The Undiagnosed Diseases Program at the University of Alabama at Birmingham recently found a previously unknown genetic variant that is believed to account for a severe movement disorder in a young woman. In a case study published in the Sept. 9, 2019 issue of Neurology, the journal of the American Academy of Neurology, the research team reports on the discovery of the variant, and describes the steps taken to unlock this medical mystery.
The patient, a woman in her 20’s, first began to develop impairment of her lower limbs at age 5. By adulthood, she could no longer walk, and had hand tremor, large spasms of her legs in the evenings, intermittent slurred speech and occasional tingling in her fingers and toes.
She underwent evaluation at UAB’s Undiagnosed Diseases Program, in the Department of Genetics, which is a court of last resort for those cases where a diagnosis has not been made despite extensive efforts by medical professionals.
“We have resources and expertise that can be brought to bear in these cases,” said Bruce Korf, M.D., Ph.D., UAB’s chief genomics officer and director of the UDP. “Our hope is to be able to provide answers that have eluded the best efforts employed to date.”
After an exhaustive review of symptoms and family history, and multiple tests to rule out other options, the patient underwent whole genome sequencing and variant analysis at HudsonAlpha Institute for Biotechnology. The sequencing revealed a never-before described mutation in the ADCY5 gene. Other variants of that gene has been associated with childhood movement disorders. Testing of the parents indicated that the variant was not present in either, indicating it was a spontaneous mutation in the woman.
“For these combined reasons, the variant was predicted to be the likely cause of the woman’s condition according to the guidelines of the American College of Medical Genetics and Genomics,” said Marissa Dean, M.D., assistant professor in the Department of Neurology and the first author of the case study. “We were ultimately able to give the family of diagnosis of dystonia with spastic paraparesis, likely due to the variant in the ADCY5 gene.”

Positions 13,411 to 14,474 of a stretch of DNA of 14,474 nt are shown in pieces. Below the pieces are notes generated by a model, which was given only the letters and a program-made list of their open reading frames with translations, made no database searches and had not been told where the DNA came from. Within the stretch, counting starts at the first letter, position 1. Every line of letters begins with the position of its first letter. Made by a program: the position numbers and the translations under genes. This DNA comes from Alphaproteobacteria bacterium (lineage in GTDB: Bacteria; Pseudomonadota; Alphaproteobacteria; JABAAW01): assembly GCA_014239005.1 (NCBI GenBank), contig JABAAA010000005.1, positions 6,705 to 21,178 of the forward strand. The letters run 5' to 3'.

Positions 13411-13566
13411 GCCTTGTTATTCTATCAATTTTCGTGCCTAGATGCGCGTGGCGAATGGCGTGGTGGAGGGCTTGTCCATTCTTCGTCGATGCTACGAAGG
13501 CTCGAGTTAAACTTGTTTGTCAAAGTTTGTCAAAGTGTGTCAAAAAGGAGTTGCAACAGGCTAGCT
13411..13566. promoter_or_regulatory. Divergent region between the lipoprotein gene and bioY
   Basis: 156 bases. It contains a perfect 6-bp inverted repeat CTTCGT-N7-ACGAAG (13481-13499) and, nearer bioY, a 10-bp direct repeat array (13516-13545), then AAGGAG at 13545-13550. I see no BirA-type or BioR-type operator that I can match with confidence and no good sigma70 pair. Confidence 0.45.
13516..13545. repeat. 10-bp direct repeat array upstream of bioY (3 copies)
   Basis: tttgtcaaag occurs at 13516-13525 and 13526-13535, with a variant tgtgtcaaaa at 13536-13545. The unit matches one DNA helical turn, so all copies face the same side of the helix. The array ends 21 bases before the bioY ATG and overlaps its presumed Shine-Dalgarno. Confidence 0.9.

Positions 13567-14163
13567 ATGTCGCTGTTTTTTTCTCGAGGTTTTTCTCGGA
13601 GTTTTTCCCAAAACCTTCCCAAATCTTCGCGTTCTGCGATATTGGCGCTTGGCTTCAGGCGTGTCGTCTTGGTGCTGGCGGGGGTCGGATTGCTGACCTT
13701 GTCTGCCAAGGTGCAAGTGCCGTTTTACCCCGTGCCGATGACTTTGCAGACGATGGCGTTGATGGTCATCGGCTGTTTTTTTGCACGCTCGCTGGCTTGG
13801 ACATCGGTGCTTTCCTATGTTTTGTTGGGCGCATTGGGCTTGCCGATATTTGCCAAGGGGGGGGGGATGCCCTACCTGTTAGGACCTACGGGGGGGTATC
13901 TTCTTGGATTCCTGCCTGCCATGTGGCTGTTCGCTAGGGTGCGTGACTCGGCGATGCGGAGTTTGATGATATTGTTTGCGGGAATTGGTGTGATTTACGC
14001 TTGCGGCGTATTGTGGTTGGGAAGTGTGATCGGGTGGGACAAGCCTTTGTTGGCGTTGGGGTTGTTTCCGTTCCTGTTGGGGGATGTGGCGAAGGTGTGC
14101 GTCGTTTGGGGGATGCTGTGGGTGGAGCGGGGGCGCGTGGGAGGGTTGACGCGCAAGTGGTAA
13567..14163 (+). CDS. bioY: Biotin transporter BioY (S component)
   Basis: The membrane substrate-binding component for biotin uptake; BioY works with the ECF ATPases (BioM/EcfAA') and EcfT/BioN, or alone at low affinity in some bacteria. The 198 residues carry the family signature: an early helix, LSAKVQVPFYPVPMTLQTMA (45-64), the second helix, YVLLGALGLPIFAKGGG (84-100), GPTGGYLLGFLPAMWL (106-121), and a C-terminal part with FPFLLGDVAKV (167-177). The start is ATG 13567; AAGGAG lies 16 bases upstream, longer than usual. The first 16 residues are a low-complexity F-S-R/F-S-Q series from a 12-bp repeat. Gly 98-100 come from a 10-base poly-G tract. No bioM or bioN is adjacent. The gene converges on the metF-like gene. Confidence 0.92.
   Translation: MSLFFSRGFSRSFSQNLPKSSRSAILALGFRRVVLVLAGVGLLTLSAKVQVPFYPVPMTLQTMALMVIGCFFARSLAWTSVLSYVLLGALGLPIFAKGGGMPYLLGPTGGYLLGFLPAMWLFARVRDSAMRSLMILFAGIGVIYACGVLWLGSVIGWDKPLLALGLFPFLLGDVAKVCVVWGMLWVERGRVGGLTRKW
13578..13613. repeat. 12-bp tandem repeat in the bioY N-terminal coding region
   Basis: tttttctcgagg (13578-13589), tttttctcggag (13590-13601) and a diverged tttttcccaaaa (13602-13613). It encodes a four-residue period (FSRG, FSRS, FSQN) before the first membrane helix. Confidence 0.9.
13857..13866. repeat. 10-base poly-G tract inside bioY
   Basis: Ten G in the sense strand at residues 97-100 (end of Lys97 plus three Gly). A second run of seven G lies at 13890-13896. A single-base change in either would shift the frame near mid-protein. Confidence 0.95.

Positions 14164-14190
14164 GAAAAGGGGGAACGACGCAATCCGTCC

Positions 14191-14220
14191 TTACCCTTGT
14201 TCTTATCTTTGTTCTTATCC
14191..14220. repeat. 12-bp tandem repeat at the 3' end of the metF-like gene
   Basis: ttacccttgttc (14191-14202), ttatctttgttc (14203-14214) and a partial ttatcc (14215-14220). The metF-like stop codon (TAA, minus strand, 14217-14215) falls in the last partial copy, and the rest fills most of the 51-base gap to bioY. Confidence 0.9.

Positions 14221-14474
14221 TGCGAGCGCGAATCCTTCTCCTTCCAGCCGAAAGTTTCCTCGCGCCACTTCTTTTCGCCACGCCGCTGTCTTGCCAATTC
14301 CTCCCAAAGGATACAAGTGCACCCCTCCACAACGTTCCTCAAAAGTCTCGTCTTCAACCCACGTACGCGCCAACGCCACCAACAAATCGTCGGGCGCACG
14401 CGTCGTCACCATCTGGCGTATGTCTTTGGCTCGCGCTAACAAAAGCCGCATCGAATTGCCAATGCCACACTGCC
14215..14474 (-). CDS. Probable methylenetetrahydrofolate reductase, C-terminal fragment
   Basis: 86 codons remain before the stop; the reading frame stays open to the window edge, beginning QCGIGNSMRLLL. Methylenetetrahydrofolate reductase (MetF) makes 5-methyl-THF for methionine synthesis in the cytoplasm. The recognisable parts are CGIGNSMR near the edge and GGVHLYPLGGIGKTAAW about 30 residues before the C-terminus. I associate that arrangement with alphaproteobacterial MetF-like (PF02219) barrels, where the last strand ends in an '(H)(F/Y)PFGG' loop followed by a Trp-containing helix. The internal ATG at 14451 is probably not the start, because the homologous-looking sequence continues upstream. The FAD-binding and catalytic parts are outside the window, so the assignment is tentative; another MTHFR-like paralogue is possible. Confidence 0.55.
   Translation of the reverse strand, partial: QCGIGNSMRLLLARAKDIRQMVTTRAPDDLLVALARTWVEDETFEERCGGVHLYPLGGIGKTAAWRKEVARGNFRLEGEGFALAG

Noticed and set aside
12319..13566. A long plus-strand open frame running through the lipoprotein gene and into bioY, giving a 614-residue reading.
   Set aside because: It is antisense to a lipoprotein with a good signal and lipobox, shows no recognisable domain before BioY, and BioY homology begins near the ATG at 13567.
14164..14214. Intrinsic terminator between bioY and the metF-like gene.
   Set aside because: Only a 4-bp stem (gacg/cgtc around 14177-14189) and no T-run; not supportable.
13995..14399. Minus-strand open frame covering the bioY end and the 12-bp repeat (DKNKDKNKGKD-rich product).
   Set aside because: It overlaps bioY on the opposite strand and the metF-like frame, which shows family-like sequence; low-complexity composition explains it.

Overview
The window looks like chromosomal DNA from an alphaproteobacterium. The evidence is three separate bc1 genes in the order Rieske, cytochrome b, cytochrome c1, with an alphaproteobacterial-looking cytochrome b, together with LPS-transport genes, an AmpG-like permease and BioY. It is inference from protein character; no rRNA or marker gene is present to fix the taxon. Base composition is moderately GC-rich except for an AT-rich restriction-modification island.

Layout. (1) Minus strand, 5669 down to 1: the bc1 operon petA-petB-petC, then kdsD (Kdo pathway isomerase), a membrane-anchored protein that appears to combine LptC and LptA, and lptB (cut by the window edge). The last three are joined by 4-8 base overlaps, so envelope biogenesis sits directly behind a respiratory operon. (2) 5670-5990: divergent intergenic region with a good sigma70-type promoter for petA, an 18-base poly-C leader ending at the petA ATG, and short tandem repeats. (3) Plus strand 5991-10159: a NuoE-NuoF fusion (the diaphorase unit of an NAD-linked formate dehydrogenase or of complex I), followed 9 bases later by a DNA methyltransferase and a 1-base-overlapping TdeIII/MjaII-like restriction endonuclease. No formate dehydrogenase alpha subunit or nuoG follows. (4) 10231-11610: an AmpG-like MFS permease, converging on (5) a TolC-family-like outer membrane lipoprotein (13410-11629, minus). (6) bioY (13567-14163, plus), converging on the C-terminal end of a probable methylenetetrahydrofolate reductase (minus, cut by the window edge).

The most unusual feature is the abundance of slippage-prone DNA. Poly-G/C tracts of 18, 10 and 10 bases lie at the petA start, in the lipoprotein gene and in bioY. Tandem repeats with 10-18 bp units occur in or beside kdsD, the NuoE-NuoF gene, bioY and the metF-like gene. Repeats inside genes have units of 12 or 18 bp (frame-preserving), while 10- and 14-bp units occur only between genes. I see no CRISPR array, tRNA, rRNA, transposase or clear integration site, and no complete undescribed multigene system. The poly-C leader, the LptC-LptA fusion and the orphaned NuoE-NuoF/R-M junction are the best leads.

Dean says that while there is no treatment to reverse the condition, simply having a diagnosis often gives patients and families closure and relief. Dean is overseeing supportive therapy for the patient, including physical and occupational therapy and medications to treat muscle spasms and stiffness.
“The conditions seen by the UDP are rare, so the discovery of a new variant of a gene is extremely important,” Korf said. “Every piece of information that we can decipher sheds a bit more light on our understanding of genetic disease.”
“It’s important to understand all we can about these types of conditions,” Dean added. “How many people are affected? Are there environmental or other factors that contribute? Until we better understand the basis of the disease, we cannot begin to understand what might work as cure or treatment.”
The case study provides an in-depth review of the process followed by the UDP team to reach their diagnosis, including magnetic resonance imaging, medications and an extensive workup that involved metabolic and heavy metal screening, cerebral spinal fluid analysis, electromyography, nerve conduction studies and muscle biopsy.
The team considered—and ultimately ruled out—a wide variety of neurodegenerative and metabolic disorders.
“Accurate identification of the effects and symptoms in each case is invaluable in guiding further workup and management,” Dean said. “We recommend that for a patient presenting with childhood onset spastic paraparesis, MRI should be included in the initial workup. In addition, treatable conditions need to be considered until evidence is available confirming or refuting their presence. Whole genome sequencing may be a helpful tool to identify rare disorders.”
Source: Read Full Article